Edmund Gordon with Dr. David Wall Rice
Before most knew what an achievement gap was, Dr. Edmund W. Gordon was working to eliminate it. He is regarded as one of the foremost scholars on divergent learning styles and championed supplemental education long before it was popular. In fact, Gordon popularized the term. He was also an architect of the nation’s Head Start program in the 1960s. Today, however, at 91, Gordon is still beating the drum of education reform as loud as he did half a century ago with a historic commission to get to the bottom of assessment.
Every bit of Gordon’s nine decades is present when he talks to you. A careful man, he takes slow deliberate pauses between thoughts and drags his sentences to understanding. His hawk-like eyes dart about under his bushy gray eyebrows and wisps of gray hair on his balding head to make sure you’re paying attention, and in his presence, you cannot help but feel like you should be taking notes. His face exemplifies the nickname many of Gordon’s former pupils have given him, “The Professor.”
Gordon could retire comfortably at his home in upstate New York having established a tremendous legacy. He is the John M. Musser Professor Emeritus of Psychology at Yale University and Richard March Hoe Professor Emeritus of Psychology and Education at Columbia University’s Teachers College, among many other distinctions. He’s published 175 articles in scholarly journals and authored or edited at least 15 books since his first in 1966. But instead of relaxing in his golden years, for the past two, Gordon has been leading The Gordon Commission, a study group of noted scholars with the stated goal of exploring what education assessment will be, and should become, by 2050. The commission’s findings will be made public next winter.
“Providing the conceptual leadership for the group has probably been the most challenging intellectual experience of my life,” says Gordon. “I sometimes complain that the opportunity came to me at the second weakest point in my life, second after childhood. I’m 91 now and trying to do things I would have much rather tackled at 60.”
As a nonagenarian, however, Gordon is leading the most comprehensive study of issues within assessment to date with funding from Education Testing Services, the world’s largest private nonprofit educational testing body, an organization responsible for standardized tests including the GRE. Gordon has leveraged his reputation and ETS’ support to gather leading minds to parse out issues that have rendered assessment in the American school system so problematic.
Members of the Gordon Commission include heavy hitters from around the worlds of education, psychology and psychometrics. Leading figures like Dr. Diane Ravitch, Dr. Lauren Resnick and Dr. Claude Steele are a few among the 33 assembled. Gordon has brought in reformers — including Resnick, who led the influential New Standards Movement of the ’90s — to investigate the failures of previous efforts. The commission has even taken their inquiry to the streets, holding public forums to engage stakeholders, educators, parents and students around issues in assessment and possible solutions.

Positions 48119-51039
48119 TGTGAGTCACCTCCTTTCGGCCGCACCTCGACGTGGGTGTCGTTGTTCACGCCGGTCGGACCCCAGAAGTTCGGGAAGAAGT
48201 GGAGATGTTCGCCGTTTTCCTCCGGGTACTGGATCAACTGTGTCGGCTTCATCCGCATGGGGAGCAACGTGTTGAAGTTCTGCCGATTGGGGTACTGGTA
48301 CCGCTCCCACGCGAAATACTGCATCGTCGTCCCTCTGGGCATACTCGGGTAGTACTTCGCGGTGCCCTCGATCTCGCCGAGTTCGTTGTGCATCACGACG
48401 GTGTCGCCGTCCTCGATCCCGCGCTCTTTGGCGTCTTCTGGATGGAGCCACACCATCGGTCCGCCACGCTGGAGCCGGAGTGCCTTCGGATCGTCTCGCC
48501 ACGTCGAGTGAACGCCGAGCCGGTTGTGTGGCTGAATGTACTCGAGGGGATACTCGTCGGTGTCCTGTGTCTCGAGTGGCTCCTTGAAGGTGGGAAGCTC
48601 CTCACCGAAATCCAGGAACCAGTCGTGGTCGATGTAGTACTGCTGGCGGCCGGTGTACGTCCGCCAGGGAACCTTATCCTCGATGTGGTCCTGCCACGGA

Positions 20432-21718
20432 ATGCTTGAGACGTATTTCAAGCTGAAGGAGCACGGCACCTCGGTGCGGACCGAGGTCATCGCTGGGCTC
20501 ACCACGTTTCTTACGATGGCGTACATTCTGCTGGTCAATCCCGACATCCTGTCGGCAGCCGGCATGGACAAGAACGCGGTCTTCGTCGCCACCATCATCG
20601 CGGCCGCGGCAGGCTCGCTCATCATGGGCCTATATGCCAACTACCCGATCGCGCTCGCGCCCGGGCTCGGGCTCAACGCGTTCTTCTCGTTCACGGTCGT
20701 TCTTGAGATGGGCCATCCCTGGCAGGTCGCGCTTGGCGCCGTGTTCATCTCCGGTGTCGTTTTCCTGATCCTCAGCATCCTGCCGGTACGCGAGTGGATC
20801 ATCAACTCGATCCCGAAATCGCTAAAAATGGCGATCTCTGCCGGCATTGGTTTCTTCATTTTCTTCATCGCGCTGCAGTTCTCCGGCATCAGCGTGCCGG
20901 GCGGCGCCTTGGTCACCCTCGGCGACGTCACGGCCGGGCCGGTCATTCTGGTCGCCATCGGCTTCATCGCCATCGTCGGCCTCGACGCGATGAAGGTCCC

Their mission is to anticipate the future of testing. But beyond that and the commission’s strategic engagement is the belief that changing what’s tested for will serve to change what’s taught and how — hopefully leading to better outcomes for students who fall through the cracks of the existing system. In that effort, the commission has produced studies in emerging areas of assessment science, represented in two dozen white papers.
“One of the things we’ve been exploring in the commission is the relationship between the affective and situative domains in relation to the cognitive domains,” says Gordon, describing one study. “We’re beginning to understand that, in human intellectual functions, the affective (or the emotional) and the social situations in which problems are engaged are as important as the cognitive processes on which we have been focused.” He says that assessment of the future must reconcile these three “sense-making” processes and how academics deal with this dynamic reality in pedagogy and how assessment opens up years of additional study.
With the work of the commission wrapping up, however, Gordon says he’s left with a sense of pride in having engaged the challenge presented in its mission, but also a deep sense of frustration in the recognition that he’s raised questions he doesn’t have time to answer. With some perspective he concedes, “This is too important an initiative to rest on the shoulders of such an old man.” But he likely won’t have to shoulder the work alone.
“It is rare that you have so many thought leaders and change agents in a room at one time,” says Dr. David Wall Rice, commissioner and professor of psychology at Morehouse College. “And the people in the room are influenced by, and almost by default, are students of Professor Gordon because he’s had such an incredible impact on education. We get to look back at what his thinking has been, what it is presently and work with him to predict what education will be.”
Rice says that because of “The Professor’s” influence and reach, the work of the Gordon Commission could be the academic community’s best bet at bringing about some lasting change.
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